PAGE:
Omega-3 Enriched: These eggs are produced by chickens that have been fed a diet containing high levels of omega-3 fatty acids.  While these eggs are enriched, they are not meant to be a sole source of omega-3 fatty acids.

Brown: These eggs are produced by a special breed of chickens.  The color of these eggs does not necessarily equate a significant nutritional benefit.

How to Choose Eggs and How to Store Eggs

Eggs sold in stores and most markets are classified by the USDA grading of AA, A, and B.  This system is an indicator of many quality parameters, including freshness, with the AA grade has the highest quality and B as the lowest.

Always inspect eggs for breaks or cracks before purchasing them.

Never wash eggs before storing them, as you can remove the protective coating on the shell that prevents making them susceptible to bacteria contamination. Many fridges come with a special compartment on the door for eggs, but you should not use it if you wish to keep your eggs fresher longer.  The best place to store the eggs is by putting them at the back of your fridge.  If you store eggs properly they can last up to one month.

Salmonella Scare

There are many safety concerns around eggs and salmonellosis (salmonella poisoning).   Salmonella bacteria can be found in both cracked and uncracked eggs.  It can be introduced to eggs in two ways — from outside the egg (as a result of contact with organic matter such as chicken manure) and from within (from the hen to the egg before it has been laid). Safe food handling techniques, like washing eggs, may not actually protect you from salmonella. The only sure way to prevent getting sick from consuming salmonella poisoning is to cook eggs to an internal temperature of 160°F.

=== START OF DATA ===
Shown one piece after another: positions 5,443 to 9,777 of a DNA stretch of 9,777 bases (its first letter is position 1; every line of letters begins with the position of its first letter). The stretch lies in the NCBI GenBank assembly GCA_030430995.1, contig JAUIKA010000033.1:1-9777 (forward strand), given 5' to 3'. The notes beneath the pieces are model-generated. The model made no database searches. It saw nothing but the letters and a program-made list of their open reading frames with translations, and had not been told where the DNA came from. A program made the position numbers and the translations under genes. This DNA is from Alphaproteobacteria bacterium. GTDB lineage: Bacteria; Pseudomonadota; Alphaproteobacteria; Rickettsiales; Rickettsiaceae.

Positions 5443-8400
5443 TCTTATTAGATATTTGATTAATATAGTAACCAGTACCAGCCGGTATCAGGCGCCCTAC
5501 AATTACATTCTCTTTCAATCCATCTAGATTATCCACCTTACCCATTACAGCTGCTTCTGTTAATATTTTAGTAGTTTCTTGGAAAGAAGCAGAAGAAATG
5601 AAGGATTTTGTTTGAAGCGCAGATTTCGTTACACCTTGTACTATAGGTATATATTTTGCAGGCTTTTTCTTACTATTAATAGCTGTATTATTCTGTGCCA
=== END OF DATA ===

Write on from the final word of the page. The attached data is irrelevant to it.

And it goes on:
Should Eggs Be Refrigerated?

Never store eggs in the door!

There has been a lot of debate on whether eggs should be refrigerated or not. This stems from the fact that Europe handles this issue much differently than the United States.

American egg producers focus on preventing contamination from the outside, so they are required by the USDA to thoroughly wash the eggs before they go to market. They’re rinsed in hot water, dried and sprayed with a chlorine mist almost as soon as they’re laid.  Europeans take a much different approach. In the United Kingdom, for example, producers instead vaccinate laying hens to prevent the transmission of salmonella. They then rely on a thin, naturally occurring coating called the cuticle, to prevent any contamination from the outside of the shell penetrating to the egg.  British authorities actually discourage refrigerating eggs on the theory that chilling and then warming could create condensation, which would allow salmonella to penetrate the shell. In the U.S., this cuticle is removed during washing and even though some producers replace it with a light synthetic coating, regulations still require refrigeration.

Egg Nutrition